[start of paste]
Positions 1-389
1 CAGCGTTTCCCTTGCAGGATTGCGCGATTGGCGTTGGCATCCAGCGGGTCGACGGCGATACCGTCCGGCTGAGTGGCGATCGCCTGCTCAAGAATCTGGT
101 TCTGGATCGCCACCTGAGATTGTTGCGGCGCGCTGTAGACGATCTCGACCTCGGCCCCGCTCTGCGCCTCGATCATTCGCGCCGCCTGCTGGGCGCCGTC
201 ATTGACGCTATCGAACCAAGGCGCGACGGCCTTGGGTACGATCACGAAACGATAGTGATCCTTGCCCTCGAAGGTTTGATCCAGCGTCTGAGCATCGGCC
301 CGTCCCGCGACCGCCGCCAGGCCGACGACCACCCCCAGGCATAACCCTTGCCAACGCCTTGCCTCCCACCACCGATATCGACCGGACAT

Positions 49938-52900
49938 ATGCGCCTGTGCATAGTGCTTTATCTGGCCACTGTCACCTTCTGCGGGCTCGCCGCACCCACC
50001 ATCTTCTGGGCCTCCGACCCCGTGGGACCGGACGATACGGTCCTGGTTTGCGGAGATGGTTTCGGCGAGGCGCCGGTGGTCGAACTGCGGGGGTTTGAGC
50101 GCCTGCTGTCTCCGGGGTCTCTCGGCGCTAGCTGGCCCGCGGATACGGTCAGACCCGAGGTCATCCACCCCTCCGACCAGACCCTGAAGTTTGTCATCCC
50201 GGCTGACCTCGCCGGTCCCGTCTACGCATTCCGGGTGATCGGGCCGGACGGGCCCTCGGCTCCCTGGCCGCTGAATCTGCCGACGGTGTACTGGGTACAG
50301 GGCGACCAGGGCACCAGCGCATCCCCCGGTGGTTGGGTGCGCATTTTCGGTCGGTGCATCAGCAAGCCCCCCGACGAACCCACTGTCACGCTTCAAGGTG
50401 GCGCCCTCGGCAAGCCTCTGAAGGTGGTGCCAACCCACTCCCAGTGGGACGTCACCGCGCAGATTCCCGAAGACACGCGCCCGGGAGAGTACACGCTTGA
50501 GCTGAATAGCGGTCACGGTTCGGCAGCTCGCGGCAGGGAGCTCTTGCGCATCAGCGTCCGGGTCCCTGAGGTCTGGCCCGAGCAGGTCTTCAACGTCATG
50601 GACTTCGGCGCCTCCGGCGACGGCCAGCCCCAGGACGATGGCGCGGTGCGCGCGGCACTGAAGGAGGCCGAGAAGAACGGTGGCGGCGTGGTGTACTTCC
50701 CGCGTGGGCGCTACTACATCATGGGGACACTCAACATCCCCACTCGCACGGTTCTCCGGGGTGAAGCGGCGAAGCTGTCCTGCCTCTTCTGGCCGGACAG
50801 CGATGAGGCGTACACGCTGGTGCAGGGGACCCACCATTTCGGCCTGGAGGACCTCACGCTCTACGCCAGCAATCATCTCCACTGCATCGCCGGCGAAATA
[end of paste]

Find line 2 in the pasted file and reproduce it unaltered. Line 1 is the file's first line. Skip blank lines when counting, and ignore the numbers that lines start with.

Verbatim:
1 CAGCGTTTCCCTTGCAGGATTGCGCGATTGGCGTTGGCATCCAGCGGGTCGACGGCGATACCGTCCGGCTGAGTGGCGATCGCCTGCTCAAGAATCTGGT